Moritz Engelhardt Research Project
About his research, Moritz says:
"For my master thesis my topic of interest was the neural perception of olfactory-trigeminal stimuli and mixtures of those stimuli. For that, I worked with brain imaging data that was collected by functional magnetic resonance imaging. I analyzed this data using different statistical and computational approaches, including a multivariate machine learning approach. By the end of the year, I will continue my research during a doctorate project.
"For my doctorate project, I am interested in the phenomenon of anosmia. Anosmia describes the complete loss of smell, affecting one or more odors. This impairment has seen a special public interest in the aftermath of the CoViD-19 pandemic. Many patients witnessed a complete loss of smell during and even late after their infection. This makes anosmia a part of the symptom spectrum of Long Covid. We still don’t fully understand what mechanisms lead to anosmia in Long Covid, and even less how it can be prohibited or treated. Research on this condition is therefore especially important.
"Another disease in which anosmia appears as a symptom is Morbus Parkinson. Here, anosmia is often one of the earliest symptoms. Together with other symptoms, like anhedonia, apathy or depression, it resembles the non-motoric manifestation of Morbus Parkinson. One question I am especially interested in is the question how such early non-motor symptoms can predict onset and severity of Morbus Parkinson, and how they develop during the disease. I am also interested in correlations between anosmia and neuropsychiatric symptoms on a multisensory level: Does a reduction in perceived pleasantness of olfactory, visual and auditory stimuli correlate with anhedonia in that patient?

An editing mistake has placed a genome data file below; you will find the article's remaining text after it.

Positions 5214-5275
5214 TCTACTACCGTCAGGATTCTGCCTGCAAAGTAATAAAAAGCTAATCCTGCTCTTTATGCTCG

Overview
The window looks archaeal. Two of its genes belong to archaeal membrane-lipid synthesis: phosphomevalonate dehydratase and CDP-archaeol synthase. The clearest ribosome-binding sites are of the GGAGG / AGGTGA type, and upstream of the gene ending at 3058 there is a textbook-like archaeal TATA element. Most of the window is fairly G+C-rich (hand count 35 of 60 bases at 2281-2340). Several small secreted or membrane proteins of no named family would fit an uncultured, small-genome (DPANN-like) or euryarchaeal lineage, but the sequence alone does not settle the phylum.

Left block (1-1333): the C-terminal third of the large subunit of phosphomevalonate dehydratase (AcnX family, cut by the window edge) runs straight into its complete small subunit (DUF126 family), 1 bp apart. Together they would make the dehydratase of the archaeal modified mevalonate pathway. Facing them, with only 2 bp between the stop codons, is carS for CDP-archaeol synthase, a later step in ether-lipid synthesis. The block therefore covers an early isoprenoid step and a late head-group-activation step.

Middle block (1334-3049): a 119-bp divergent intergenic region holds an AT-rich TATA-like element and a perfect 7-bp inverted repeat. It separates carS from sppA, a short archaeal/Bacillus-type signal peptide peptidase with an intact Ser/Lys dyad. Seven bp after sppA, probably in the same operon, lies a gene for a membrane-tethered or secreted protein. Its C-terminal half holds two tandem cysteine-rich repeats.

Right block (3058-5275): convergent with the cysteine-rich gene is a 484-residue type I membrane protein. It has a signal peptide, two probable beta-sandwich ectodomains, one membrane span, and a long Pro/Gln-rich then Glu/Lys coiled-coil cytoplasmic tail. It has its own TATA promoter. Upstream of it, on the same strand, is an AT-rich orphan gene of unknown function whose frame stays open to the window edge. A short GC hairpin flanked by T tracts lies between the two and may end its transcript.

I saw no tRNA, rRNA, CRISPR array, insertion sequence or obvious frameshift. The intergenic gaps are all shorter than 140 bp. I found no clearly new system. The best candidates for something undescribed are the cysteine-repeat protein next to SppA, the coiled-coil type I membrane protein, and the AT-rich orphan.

"My doctorate project has a special focus on the comparison of anosmia in Long Covid patients and in Morbus Parkinson patients. It is striking that in both diseases, anosmia can function as an early predictor. Also, in both diseases the smell loss leads to a significant loss in quality of life. Many people underestimate the devastating effect of losing one’s sense of smell. That is because most people aren’t aware that their sense of smell plays a huge role in their everyday life. Without it, we do not only lose the ability to enjoy the scent of the flowers in our garden, but also can’t enjoy our food or smell dangerous substances like gas anymore. In social situations and selection of your partner, body odors are of enormous importance. It is not by chance that we spend so much money on the best perfumes to impress potential partners. All this is lost in anosmic patients, who hence not uncommonly suffer from depression. Comparing Long Covid with Morbus Parkinson is also interesting in the light of the neurotropic properties of the Sars-CoV2 virus, which lead to neurological manifestations like brain fog or memory impairment. It cannot be ruled out that neurodegenerative diseases like Morbus Parkinson will also appear a lot more common in former CoVid-19 patients, something that has already been suggested by multiple researchers.
"The motivation for my doctorate project is to better understand anosmia in both diseases, with the goal to be able to predict them and ultimately help patients affected by it. I also strive to bring public attention on the condition of anosmia. I want to raise awareness of the devastating effects of losing your sense of smell, to create a better understanding of what patients affected by it go through, to gain more support for an increased research effort on this topic, but also to make people with an intact sense of smell cherish it even more and pay attention to the wonderous world of smells that surrounds us every day of our life."